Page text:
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Old 05-28-20, 03:36 PM
  #59  
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Originally Posted by tricky View Post
Eh, I agree with you if the bike has a suspension fork. Vintage MTBs are basically flat bar touring bikes. Even if it's a newer bike you can add a rigid fork and give it a new life. I have a buddy that converted a Schwinn Homegrown to a bikepacking bike with a Troll fork and that thing was awesome.
I don’t agree. The sport of mountain biking was built on vintage MTBs. They were more than touring bikes. They weren’t the marvels of technology we have today but many people pioneered those marvels on old rigid mountain bikes. And, by the time the Homegrowns had come along, they were “real” mountain bikes with race geometries and pedigrees. My Dean and Moots are from 1999 and 1998 respectively. My Moots is what I use for bikepacking...not touring which is a different endeavor altogether.

2020-01-26 16:51:13 by Stuart Black, on Flickr

I’ve also done “bikepacking” before it was a thing on a vintage MTB. Here that bike is in 1986 before suspension was even glimmer in some engineer’s eye.

Rollins Pass, 8/10/85 by Stuart Black, on Flickr

The Moots does it better

Originally Posted by revcp View Post
I'm guessing a huge percentage of the bikes we are recovering never saw dirt. Their trail tires functioned for the owner essentially as playing cards in the spokes, a sound on pavement that made them happy. If slicks keep them out of landfills, well and good.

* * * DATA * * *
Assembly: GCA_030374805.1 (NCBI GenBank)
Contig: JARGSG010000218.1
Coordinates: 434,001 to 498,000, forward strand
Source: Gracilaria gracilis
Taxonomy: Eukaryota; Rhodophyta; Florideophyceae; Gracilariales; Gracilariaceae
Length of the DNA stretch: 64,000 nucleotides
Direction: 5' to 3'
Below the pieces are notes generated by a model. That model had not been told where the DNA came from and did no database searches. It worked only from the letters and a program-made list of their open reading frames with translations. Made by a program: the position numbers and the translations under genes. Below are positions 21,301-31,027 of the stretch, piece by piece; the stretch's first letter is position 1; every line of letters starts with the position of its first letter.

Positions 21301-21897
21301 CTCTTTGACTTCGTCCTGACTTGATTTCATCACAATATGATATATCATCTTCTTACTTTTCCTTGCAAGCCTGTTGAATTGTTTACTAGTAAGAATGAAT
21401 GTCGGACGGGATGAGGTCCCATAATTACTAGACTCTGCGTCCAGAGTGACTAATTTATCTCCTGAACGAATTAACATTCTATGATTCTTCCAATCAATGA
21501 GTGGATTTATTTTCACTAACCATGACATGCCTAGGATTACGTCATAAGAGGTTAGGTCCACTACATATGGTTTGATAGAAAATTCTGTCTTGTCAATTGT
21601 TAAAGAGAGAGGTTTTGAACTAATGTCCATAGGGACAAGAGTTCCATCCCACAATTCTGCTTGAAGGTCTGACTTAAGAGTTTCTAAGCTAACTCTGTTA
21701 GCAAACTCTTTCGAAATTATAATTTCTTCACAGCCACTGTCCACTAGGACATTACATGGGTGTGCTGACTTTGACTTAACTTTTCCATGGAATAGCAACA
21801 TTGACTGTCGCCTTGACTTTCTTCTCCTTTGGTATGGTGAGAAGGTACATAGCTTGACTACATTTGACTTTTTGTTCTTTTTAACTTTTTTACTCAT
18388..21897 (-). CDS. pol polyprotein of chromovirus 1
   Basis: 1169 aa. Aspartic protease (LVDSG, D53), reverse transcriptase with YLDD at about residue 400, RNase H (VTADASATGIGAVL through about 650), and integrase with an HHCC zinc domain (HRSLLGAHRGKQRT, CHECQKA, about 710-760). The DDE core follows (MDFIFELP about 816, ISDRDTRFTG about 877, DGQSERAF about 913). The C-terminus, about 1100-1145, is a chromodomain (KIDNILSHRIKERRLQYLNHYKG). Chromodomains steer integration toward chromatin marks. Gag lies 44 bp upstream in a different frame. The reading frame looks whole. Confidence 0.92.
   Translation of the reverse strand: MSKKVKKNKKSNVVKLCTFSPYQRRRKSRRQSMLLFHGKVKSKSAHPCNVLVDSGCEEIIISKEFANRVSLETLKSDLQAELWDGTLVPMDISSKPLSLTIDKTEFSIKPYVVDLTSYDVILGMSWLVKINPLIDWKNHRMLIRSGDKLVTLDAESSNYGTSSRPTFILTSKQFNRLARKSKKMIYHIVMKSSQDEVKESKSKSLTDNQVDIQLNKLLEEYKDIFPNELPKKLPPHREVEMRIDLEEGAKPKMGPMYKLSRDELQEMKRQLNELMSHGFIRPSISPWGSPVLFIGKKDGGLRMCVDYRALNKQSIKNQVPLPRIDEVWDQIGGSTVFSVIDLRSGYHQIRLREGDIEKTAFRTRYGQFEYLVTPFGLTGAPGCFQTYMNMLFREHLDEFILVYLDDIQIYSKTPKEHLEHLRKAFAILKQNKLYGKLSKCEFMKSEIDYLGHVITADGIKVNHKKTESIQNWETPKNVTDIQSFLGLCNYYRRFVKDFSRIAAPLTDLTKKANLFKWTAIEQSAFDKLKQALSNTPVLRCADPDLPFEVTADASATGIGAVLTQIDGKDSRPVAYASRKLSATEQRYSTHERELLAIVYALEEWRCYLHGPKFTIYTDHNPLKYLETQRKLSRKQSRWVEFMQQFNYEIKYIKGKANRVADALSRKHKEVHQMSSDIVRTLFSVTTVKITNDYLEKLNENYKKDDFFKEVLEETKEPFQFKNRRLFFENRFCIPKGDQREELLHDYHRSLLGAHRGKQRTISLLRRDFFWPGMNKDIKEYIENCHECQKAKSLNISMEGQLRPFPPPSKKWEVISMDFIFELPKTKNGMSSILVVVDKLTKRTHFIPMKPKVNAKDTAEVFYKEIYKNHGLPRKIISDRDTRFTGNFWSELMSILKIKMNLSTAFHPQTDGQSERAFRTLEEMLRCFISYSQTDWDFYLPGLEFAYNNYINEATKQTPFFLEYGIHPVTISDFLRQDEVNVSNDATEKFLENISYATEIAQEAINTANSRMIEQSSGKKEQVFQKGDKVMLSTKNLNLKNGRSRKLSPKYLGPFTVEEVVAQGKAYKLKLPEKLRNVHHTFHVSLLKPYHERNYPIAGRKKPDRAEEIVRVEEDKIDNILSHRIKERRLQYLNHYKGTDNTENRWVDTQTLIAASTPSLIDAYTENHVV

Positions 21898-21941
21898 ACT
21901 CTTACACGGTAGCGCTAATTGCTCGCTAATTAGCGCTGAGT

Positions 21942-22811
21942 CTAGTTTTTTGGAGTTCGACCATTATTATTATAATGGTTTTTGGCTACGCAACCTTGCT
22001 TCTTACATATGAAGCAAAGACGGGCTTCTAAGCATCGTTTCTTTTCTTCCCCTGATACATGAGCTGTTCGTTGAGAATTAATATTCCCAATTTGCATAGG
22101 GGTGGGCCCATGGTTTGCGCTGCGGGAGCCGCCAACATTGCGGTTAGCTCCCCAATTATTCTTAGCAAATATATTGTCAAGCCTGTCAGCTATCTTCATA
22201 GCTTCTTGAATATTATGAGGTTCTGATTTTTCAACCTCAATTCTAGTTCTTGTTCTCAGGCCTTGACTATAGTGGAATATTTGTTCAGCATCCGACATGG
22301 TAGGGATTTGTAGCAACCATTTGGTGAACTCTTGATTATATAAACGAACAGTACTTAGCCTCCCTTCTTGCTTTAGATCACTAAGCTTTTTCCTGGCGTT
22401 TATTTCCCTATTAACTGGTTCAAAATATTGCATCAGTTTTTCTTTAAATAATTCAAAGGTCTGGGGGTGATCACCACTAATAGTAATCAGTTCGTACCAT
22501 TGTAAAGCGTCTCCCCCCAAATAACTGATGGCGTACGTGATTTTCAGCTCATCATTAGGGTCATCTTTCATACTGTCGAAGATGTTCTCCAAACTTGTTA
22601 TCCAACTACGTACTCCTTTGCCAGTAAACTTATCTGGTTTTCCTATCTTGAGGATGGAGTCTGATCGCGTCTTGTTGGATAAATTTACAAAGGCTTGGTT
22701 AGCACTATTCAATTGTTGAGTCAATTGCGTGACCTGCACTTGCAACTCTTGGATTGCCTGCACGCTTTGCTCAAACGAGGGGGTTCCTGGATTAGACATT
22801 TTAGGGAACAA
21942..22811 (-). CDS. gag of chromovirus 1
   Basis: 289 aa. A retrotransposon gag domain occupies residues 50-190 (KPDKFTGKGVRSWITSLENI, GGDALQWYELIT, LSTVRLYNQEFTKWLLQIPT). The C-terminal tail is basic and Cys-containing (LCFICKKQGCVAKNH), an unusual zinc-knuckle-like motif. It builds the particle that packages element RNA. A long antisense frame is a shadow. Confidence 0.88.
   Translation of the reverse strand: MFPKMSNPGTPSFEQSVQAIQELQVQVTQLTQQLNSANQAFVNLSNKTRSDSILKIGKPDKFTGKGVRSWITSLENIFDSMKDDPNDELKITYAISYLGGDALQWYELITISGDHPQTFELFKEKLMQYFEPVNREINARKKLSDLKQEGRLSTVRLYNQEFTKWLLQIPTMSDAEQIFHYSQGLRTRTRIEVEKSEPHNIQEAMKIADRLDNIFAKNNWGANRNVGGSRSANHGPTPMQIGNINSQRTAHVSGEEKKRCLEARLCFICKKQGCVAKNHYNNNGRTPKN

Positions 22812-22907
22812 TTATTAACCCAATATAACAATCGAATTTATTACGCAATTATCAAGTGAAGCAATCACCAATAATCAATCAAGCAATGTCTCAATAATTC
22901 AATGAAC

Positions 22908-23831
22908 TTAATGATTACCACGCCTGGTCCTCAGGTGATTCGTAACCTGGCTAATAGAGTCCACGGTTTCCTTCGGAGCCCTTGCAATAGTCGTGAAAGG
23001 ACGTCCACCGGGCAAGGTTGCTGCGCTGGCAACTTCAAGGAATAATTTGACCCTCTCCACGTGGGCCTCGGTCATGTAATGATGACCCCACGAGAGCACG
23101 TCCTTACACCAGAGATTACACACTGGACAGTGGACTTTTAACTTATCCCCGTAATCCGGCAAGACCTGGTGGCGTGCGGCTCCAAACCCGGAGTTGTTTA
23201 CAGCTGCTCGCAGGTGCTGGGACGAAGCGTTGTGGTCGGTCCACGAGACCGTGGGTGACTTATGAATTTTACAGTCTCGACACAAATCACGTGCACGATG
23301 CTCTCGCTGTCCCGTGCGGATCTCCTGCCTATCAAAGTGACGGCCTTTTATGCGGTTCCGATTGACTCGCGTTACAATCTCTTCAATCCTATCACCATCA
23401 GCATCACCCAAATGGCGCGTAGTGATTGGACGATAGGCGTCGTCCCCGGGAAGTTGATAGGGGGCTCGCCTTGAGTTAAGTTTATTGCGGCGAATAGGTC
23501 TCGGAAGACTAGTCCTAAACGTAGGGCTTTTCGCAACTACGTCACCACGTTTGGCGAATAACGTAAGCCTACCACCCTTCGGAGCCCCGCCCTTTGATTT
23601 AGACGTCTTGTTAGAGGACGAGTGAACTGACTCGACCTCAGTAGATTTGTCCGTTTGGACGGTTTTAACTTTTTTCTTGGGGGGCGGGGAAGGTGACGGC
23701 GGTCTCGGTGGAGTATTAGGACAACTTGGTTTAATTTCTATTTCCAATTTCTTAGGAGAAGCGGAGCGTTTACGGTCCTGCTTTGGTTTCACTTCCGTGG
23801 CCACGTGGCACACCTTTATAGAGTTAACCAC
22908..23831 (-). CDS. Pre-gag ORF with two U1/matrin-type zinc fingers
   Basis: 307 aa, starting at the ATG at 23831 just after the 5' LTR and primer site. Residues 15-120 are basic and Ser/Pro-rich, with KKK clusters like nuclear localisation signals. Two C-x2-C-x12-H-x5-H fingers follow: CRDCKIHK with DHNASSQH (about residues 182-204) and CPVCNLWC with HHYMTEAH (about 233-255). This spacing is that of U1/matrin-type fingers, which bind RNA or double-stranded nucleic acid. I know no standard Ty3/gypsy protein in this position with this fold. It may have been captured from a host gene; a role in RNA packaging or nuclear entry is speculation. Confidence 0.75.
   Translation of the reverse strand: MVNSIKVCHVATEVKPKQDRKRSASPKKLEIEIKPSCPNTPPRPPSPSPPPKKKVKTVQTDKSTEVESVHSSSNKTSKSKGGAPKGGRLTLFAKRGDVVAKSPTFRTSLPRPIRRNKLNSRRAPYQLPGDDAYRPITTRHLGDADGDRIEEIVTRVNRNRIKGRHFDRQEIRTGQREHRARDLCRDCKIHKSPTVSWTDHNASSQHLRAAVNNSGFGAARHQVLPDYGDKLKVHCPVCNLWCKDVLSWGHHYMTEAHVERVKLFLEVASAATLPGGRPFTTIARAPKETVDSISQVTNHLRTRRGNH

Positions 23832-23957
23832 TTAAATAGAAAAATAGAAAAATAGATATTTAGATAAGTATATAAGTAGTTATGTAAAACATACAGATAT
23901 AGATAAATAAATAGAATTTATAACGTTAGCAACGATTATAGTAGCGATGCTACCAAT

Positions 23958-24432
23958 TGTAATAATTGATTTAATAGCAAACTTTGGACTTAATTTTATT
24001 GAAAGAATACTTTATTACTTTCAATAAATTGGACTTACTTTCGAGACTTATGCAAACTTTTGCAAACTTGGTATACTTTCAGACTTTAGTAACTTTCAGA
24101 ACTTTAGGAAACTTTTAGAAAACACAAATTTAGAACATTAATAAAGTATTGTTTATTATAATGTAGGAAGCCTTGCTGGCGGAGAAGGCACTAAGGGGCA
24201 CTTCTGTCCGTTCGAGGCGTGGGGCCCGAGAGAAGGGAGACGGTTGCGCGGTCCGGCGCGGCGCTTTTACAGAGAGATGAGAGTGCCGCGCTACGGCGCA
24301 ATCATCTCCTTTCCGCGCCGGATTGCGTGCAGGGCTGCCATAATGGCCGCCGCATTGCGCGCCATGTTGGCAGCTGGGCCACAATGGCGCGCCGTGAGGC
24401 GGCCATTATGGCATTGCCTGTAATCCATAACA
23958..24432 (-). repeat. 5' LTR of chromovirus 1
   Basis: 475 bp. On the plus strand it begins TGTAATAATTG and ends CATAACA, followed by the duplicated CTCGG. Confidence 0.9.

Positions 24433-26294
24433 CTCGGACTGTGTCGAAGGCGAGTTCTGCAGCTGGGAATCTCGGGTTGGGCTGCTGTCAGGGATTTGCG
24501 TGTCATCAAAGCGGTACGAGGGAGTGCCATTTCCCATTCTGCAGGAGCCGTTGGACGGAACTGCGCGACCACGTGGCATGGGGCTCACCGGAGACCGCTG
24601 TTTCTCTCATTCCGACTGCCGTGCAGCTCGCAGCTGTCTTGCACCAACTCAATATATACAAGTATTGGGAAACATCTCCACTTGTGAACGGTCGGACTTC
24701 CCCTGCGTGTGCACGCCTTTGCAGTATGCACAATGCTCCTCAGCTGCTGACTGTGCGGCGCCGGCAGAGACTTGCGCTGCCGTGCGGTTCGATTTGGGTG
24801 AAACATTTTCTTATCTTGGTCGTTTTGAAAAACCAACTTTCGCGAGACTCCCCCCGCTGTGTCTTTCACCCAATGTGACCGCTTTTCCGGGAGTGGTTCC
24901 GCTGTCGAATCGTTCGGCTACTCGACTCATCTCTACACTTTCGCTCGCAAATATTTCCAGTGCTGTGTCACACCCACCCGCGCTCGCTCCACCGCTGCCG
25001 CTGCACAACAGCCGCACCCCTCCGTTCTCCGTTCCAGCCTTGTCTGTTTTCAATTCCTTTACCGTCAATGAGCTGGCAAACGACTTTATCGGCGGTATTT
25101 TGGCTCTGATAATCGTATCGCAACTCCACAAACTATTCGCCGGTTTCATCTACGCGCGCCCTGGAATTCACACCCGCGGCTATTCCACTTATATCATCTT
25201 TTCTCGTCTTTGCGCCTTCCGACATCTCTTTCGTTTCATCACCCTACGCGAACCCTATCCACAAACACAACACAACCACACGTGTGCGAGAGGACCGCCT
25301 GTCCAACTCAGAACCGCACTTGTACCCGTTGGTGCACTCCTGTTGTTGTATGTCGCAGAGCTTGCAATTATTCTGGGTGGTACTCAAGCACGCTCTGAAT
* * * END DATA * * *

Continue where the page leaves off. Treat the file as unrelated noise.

Not from the bikes in this thread. The bikes pictured may never have been used a mountain bikes but every one of them is capable of mountain bikery.
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Old 05-28-20, 03:50 PM
  #60  
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This thread has taken a curious turn. 🤔😁 Funny you should mention old MTBs and 1986 in the same post, lol, here’s my ‘86 High Sierra, just bought it yesterday. Obviously another garage queen, but I can fix that. 😁😉
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Old 05-28-20, 04:28 PM
  #61  
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Originally Posted by cyccommute View Post
I don’t agree. The sport of mountain biking was built on vintage MTBs. They were more than touring bikes. They weren’t the marvels of technology we have today but many people pioneered those marvels on old rigid mountain bikes. And, by the time the Homegrowns had come along, they were “real” mountain bikes with race geometries and pedigrees. My Dean and Moots are from 1999 and 1998 respectively. My Moots is what I use for bikepacking...not touring which is a different endeavor altogether.